Philippine President Rodrigo Duterte has previously vowed to fight corruption but his main focus has been a war on crime that has seen the killing of hundreds of suspected drug pushers since he was elected on May 9
The Philippines will concede nothing to China after an international tribunal outlawed Beijing's claims to most of the South China Sea, a Filipino official said Friday.
The UN-backed tribunal ruled against China this week but Beijing rejected the decision, warning of a "decisive response" to provocative actions against its security interests based on the verdict.
Philippine President Rodrigo Duterte said late Thursday he would send former president Fidel Ramos to China to start talks on the ruling of The Hague-based Permanent Court of Arbitration.
"We will use diplomacy. I believe this is the most peaceful way of settling this," a lawyer for the Philippine government, Jose Calida, told reporters Friday.
He did not specify when talks could take place.
"We value the award given by the (tribunal), and the Philippines will not concede any of the awards given to us."
China's foreign ministry spokesman Lu Kang welcomed talks with Ramos, but repeated Beijing's stance that the tribunal ruling cannot be the basis of any discussions.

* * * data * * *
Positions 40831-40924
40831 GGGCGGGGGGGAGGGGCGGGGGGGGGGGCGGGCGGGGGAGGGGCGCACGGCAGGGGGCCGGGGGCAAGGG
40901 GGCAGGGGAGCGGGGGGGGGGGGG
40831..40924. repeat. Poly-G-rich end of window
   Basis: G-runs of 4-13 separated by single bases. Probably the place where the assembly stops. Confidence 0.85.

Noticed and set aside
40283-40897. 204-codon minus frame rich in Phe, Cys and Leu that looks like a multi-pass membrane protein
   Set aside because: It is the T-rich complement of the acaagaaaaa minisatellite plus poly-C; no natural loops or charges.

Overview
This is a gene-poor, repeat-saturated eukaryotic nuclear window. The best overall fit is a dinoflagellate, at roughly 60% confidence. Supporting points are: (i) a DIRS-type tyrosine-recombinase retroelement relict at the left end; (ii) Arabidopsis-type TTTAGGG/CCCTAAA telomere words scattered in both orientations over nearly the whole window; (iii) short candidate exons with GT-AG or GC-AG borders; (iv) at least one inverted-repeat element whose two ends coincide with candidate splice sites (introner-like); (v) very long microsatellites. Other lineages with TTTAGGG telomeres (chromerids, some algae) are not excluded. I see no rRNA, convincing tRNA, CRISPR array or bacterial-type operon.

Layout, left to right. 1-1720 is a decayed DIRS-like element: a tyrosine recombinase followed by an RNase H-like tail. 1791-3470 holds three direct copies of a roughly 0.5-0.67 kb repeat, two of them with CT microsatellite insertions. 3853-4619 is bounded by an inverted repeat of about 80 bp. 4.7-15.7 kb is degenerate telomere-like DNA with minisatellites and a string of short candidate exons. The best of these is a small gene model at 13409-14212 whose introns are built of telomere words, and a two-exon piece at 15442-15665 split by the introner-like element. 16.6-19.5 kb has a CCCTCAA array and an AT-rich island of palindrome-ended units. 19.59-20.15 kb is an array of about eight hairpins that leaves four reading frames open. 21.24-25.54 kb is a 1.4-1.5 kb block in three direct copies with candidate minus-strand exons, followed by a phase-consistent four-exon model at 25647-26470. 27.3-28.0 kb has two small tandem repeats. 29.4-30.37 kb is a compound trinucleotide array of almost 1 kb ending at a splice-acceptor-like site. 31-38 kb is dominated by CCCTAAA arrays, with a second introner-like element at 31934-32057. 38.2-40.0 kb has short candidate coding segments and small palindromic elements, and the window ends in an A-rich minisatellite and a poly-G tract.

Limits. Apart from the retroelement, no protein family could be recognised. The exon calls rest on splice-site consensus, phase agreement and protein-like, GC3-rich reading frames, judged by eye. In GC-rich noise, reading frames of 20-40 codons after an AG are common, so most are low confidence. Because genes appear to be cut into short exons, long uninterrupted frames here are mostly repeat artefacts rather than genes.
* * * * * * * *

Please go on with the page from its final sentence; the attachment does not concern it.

"We'd like to resolve our disputes in the South China through bilateral negotiation and we have never closed the door to bilateral negotiation," Lu said.
"We will not accept any action or proposal based on the award of the arbitration."
Sino-Philippine relations plummeted over the maritime row under Duterte's predecessor Benigno Aquino, whose government filed the arbitration case in 2013.
The tribunal found Tuesday there was no legal basis for China to claim historic rights to resources in areas falling within its nine-dash line, which is based on a vague map that emerged in the 1940s.
The virtual line overlaps with waters also claimed by the Philippines, Brunei, Malaysia, Taiwan and Vietnam.
The tribunal also ruled Beijing had violated the Philippines' sovereign rights to exploit resources in waters up to 340 kilometres (230 miles) beyond its coast, called its exclusive economic zone.
The tribunal also said China had inflicted severe environmental damage while building artificial islands atop seven reefs in the area, which the Philippines said was meant to reinforce its claim.
Duterte, who took office on June 30, has said he wants better relations with Beijing and to attract Chinese investment for major infrastructure projects.
His proposed envoy Ramos, who served as president from 1992 to 1998, is also known to favour close ties with China but he has yet to accept the mission.
Senior Supreme Court associate justice Antonio Carpio warned Friday it would be illegal for Manila to jointly develop with China or any other country the resources in the areas adjudicated as part of the Philippines' exclusive economic zone.
Carpio, a member of the Philippine team that brought the suit against China, said the Filipino constitution reserved the "use and enjoyment" of the resources in this vast maritime zone exclusively to Filipinos.
But he said Manila may engage foreign entities as contractors to extract or develop these resources.
In response, Calida said: "Certainly we will not do something illegal or unconstitutional".